The VA failed to address how they will treat life estates, in particular if property subject to a life estate is sold.

Reducing Income

When calculating annual income, the VA will deduct projected unreimbursed medical expenses from income when the medical expenses are reasonably predictable.  I will discuss this in detail in the next newsletter.

Asset Transfers

The VA has imposed a 36-month look-back period, whereby, any assets transferred within such time for less than fair market value, defined as the price in which an asset would change hands between a willing buyer and a willing seller, taking into account best available information such as appraisals, will be subject to a VA imposed penalty period.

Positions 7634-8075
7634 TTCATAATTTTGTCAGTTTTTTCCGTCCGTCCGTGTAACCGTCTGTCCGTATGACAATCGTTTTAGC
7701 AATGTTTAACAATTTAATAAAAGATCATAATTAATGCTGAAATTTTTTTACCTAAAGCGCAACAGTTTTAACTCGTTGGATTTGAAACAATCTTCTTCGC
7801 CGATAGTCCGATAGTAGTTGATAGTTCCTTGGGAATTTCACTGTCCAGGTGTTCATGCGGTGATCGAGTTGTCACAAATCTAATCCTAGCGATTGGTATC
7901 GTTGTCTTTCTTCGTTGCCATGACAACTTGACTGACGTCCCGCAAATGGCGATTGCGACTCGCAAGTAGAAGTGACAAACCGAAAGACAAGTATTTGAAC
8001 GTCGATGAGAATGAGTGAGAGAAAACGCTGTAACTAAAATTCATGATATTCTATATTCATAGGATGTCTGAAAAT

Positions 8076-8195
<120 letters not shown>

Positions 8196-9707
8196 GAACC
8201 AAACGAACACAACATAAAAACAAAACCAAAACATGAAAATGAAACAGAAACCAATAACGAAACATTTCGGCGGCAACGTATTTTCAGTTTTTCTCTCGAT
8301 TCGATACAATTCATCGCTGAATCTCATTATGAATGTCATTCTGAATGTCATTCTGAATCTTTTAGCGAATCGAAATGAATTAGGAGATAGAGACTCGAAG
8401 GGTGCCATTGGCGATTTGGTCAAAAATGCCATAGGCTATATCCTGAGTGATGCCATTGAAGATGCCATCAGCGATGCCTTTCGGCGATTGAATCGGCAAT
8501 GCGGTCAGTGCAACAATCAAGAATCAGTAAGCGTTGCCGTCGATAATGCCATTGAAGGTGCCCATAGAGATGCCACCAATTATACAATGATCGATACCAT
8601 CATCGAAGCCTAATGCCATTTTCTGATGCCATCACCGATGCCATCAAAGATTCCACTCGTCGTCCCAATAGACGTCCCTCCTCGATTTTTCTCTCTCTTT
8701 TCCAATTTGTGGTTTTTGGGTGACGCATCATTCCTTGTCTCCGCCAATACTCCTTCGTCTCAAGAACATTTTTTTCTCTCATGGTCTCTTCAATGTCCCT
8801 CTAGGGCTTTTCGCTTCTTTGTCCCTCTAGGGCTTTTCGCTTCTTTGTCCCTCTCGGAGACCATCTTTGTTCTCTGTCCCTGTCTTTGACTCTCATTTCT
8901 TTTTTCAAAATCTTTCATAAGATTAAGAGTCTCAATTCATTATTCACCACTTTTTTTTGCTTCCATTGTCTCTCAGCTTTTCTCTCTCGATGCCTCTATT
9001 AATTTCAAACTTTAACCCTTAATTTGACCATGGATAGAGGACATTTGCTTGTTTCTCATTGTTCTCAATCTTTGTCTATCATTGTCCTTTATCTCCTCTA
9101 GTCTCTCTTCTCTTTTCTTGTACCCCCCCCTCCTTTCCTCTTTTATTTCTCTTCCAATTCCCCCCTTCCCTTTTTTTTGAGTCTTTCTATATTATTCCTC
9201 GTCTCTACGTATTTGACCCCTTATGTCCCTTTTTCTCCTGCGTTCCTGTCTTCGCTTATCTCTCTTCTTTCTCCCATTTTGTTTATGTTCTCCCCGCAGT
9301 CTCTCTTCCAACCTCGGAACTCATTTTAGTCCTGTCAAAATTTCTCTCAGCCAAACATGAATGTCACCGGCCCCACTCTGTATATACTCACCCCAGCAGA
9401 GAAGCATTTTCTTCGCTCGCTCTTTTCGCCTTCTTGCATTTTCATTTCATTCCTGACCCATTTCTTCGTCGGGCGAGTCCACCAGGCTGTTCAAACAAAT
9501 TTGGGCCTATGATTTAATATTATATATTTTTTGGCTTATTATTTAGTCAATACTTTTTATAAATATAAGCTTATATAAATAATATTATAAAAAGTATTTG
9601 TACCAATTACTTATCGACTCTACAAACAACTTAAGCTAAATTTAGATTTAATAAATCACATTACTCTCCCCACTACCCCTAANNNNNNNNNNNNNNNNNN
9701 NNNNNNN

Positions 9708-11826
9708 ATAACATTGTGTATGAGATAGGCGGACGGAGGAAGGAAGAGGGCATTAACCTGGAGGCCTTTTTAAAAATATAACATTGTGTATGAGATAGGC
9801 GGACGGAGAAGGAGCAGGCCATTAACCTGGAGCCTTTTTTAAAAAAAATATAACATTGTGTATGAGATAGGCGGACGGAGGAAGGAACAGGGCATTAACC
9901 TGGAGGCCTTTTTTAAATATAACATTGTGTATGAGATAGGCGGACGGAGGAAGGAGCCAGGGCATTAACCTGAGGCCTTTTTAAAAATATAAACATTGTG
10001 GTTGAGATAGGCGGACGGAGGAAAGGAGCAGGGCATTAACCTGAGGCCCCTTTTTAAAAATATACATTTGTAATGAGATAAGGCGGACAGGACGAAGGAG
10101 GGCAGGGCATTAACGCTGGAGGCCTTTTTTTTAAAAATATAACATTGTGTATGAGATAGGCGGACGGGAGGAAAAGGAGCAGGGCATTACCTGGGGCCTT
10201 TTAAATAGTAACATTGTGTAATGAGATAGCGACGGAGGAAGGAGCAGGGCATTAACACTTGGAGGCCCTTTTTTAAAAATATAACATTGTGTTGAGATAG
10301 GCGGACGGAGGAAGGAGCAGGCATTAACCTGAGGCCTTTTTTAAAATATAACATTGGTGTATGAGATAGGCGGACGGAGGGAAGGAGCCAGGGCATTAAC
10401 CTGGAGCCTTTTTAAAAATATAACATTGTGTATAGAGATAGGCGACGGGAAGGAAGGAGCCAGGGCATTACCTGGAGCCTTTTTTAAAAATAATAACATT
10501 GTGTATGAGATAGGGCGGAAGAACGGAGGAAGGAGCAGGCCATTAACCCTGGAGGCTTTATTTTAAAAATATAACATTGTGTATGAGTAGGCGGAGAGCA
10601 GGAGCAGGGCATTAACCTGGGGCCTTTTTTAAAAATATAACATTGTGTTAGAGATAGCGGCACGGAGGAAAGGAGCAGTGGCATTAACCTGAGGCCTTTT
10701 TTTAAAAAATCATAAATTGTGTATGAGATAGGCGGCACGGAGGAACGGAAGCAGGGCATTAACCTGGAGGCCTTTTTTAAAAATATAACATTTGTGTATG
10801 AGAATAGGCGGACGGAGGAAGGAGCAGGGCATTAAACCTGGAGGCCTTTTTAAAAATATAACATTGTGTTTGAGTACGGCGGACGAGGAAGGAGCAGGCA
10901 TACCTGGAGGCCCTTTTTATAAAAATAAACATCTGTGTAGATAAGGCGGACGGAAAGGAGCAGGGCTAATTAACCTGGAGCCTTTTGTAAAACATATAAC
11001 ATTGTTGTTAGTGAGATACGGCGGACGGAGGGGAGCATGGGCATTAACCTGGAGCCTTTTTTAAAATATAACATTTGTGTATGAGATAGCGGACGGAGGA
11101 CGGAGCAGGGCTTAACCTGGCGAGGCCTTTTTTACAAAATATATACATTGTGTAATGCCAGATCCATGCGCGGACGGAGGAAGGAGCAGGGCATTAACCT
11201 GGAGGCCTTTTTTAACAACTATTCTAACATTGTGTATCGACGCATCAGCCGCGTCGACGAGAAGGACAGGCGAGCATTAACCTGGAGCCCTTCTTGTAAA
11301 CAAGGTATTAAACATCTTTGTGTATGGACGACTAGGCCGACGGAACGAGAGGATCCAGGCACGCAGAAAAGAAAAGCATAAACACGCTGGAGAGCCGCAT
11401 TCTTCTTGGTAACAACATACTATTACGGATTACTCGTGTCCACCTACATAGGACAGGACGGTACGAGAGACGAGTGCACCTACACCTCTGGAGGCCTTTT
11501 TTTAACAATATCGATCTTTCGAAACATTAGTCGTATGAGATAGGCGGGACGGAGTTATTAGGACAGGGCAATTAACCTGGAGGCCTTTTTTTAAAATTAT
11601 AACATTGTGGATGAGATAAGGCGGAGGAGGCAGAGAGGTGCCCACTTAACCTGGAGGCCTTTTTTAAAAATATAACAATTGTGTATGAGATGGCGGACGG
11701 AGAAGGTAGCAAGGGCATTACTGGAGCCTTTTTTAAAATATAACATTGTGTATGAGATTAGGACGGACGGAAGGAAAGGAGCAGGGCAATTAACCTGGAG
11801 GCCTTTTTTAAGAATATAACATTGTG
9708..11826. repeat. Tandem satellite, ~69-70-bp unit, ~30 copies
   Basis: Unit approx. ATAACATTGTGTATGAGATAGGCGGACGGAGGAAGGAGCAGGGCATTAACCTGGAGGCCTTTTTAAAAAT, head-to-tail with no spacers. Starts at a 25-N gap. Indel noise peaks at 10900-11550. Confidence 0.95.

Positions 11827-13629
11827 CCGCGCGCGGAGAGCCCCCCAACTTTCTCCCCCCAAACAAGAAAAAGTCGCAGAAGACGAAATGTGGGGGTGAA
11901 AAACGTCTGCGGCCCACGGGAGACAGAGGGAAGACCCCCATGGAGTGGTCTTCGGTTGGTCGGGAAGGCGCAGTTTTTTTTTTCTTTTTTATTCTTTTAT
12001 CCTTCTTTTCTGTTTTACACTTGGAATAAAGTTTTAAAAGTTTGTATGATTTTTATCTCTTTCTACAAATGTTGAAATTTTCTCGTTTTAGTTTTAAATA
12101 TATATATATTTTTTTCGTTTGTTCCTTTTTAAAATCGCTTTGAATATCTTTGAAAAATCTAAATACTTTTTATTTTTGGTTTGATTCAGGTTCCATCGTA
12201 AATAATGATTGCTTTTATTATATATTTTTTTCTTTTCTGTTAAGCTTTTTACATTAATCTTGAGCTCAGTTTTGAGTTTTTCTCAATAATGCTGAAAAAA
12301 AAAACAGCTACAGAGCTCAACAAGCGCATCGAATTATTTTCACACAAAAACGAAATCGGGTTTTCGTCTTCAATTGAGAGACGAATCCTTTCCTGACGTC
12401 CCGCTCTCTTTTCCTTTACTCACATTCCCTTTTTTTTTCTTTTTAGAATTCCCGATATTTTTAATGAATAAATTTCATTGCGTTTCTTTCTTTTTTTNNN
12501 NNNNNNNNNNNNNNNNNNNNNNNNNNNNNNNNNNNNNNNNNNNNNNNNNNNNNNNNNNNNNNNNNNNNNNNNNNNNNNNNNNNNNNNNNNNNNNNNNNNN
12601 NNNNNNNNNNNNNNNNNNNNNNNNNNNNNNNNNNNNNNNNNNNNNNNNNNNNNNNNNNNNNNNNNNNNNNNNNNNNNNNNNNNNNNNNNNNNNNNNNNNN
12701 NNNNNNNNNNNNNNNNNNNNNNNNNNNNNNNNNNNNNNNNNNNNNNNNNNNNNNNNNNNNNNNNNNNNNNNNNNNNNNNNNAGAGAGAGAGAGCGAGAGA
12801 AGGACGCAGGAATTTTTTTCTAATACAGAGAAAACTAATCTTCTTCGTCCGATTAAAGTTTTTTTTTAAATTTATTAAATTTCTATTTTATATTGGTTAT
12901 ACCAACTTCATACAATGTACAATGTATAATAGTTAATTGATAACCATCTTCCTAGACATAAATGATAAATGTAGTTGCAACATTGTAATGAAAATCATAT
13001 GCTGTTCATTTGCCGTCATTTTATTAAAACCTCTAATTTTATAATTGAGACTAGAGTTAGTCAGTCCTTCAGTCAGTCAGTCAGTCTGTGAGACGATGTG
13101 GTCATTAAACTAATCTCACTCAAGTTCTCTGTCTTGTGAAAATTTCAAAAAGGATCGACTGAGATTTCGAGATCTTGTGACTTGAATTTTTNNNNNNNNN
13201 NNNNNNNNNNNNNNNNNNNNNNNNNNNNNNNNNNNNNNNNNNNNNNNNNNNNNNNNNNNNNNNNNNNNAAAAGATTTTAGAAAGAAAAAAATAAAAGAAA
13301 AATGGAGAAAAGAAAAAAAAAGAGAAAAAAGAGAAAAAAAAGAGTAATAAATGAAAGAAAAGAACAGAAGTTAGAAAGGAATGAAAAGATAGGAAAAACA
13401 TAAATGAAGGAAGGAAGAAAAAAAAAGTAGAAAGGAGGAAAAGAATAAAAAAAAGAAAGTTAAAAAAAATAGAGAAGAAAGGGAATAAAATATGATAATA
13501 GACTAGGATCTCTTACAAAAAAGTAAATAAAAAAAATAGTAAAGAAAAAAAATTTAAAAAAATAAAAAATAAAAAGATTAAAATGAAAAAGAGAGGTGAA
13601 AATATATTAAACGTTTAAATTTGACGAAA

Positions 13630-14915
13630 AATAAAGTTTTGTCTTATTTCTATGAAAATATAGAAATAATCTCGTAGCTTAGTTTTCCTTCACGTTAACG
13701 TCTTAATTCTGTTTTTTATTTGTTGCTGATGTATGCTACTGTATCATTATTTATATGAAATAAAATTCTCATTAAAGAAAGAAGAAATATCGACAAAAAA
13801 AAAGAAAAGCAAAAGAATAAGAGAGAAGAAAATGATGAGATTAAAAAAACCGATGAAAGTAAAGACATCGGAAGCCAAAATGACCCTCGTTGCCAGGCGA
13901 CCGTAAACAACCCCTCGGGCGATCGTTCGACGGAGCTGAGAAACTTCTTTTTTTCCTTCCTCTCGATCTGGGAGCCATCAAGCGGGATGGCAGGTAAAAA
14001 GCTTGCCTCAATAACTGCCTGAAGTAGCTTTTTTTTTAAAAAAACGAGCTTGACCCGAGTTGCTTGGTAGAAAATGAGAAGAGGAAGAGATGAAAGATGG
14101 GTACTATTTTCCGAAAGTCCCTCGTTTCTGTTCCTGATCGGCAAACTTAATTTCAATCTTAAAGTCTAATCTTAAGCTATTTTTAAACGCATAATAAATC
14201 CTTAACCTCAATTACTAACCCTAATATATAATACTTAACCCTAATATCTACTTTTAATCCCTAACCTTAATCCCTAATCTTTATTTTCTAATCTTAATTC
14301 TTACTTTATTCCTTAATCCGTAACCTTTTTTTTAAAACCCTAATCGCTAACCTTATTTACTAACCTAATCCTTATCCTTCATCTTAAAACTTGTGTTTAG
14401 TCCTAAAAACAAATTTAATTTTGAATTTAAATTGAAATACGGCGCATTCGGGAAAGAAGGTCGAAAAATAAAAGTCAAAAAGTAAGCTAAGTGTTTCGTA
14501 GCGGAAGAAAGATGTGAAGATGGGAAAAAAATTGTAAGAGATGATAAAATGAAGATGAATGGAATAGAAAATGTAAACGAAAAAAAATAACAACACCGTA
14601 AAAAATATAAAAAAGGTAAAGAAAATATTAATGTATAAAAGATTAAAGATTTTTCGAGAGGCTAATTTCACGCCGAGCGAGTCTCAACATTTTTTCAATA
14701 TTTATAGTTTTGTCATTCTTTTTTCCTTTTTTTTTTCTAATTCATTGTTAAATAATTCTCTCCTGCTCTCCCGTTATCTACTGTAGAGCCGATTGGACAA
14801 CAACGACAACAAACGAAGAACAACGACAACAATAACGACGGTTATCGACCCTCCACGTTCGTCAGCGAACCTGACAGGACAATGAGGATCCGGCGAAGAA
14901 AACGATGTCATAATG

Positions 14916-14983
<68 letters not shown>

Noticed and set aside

The purchase of annuities or transfers to trusts will be considered a transfer for less than fair market value unless the claimant retains control and the ability to liquidate.  If a claimant has such control, then the annuity or trust will be included in the claimant’s net worth.

An exception to the annuity policy is a retirement plan required conversion of deferred accounts to an immediate annuity. Under such a plan, the amount transferred to the immediate annuity will not be considered a transfer, but the distributions will be counted as income.

The VA is also excluding transfers to trusts created for the benefit of a child of a veteran who became permanently incapable of self-support prior to attaining the age of 18 years old. Note that a child of a spouse, and not of the veteran, will not be entitled to benefit from such a transfer.

Penalties